The Voyage Continues...

We're delighted to have been funded by Arts Council England and the Foyle Foundation for Ulla's Odyssey's UK Tour. The team will be collaborating with children's theatre company, Big Wheel to devise engaging workshops exploring Greek Myths and environmental issues to go alongside our Ulla's Odyssey performances on the road.

These workshops will enable young people to feel confident about opera, develop their music and drama skills and explore issues of human impact on the natural environment. Watch this space for regular blog updates on Ulla's new journey into the realms of Theatre In Education!

Next up…Partnership, puppetry and pollution!...stay *tuned*

Ulla’s Odyssey Workshop Training at Big Wheel

by Valetina Ceschi, Director

Friday 27 May

For the past week we’ve been training the musicians from our children’s opera Ulla’s Odyssey in workshops facilitated by Big Wheel (see information below). The first day of training started quite unconventionally. We were greeted by a mysterious man wearing a long grey trench coat and rimmed hat, with strong american accent; taking down notes about each of us, and asking us what books we had read recently. Suddenly a woman entered - a femme-fatale creature complete with feather boer - she and this Bogart-like character started enacting the opening scene of a book by Raymond Chandler, The Big Sleep. At one point they both broke out of character and introduced the name of their workshop, The Great Big Book Project. There were some exercises while we learnt different aspects about books, from first impressions of book covers, to what genres there are and so on. All this was done through fun and interactive games. We were blown away by how engaging this was and disappointed when Roland and George brought the Big Book Project to an end. Now it was our turn to learn how to do something similar with Ulla's Odyssey.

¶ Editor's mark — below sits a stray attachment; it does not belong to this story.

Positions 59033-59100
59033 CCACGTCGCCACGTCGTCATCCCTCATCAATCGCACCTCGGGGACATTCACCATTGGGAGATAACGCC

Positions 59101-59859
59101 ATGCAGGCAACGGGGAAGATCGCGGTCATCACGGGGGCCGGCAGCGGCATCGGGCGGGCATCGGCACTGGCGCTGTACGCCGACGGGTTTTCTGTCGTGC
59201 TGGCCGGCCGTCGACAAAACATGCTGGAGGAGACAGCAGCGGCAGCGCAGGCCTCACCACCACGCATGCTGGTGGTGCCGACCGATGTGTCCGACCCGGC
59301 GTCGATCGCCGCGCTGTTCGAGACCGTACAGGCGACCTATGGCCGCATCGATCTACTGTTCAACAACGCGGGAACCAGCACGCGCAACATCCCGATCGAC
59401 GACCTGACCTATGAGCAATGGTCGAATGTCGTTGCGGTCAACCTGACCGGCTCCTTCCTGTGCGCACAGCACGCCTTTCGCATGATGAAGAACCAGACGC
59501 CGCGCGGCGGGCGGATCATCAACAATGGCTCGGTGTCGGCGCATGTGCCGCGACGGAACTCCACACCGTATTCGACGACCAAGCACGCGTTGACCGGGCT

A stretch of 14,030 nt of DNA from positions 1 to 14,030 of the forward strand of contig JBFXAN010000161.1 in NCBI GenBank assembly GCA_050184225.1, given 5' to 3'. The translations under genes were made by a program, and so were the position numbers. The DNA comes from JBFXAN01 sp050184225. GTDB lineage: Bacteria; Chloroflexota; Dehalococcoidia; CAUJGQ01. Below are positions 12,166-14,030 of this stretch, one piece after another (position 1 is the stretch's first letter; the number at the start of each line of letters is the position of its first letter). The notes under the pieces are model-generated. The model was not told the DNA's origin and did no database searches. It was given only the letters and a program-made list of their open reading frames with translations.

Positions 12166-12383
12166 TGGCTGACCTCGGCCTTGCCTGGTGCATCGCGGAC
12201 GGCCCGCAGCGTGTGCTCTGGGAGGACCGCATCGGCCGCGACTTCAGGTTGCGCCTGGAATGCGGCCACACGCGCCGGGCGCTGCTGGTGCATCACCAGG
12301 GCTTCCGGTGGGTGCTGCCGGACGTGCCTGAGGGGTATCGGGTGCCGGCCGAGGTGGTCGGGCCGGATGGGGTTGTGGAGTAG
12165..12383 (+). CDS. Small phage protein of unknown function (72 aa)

We started with a feedback session where we all listed the elements that made their workshop so engaging. We said the element of surprise was really strong. By this we meant that, as the audience, we didn’t really have a choice but to go with it, it was very visual, there was loads of audience interaction which felt empowering and not intimidating. We also noticed how it relied on strong teamwork between the two facilitators. Roland and George had great chemistry, they were relaxed, and comfortable with each other. So these are - just some of - the skills and elements the Ulla company are going to learn for their very own workshops around the opera for children.

First off: how to work as a group. The singers are already very familiar with this as they have to work together as an ensemble in the show itself. One exercise required the two small groups to enact a ‘potted’ version of Ulla’s Odyssey - these were basically long-form improvisations so you had to be very open to things changing course, and to accept each other’s propositions. It was a lot of fun! Interesting aspects emerged from performing these, notably that less is more, props are useful and free you up, and teamwork is essential. Comedy also played a big part in these mini performances and we learned how to control this.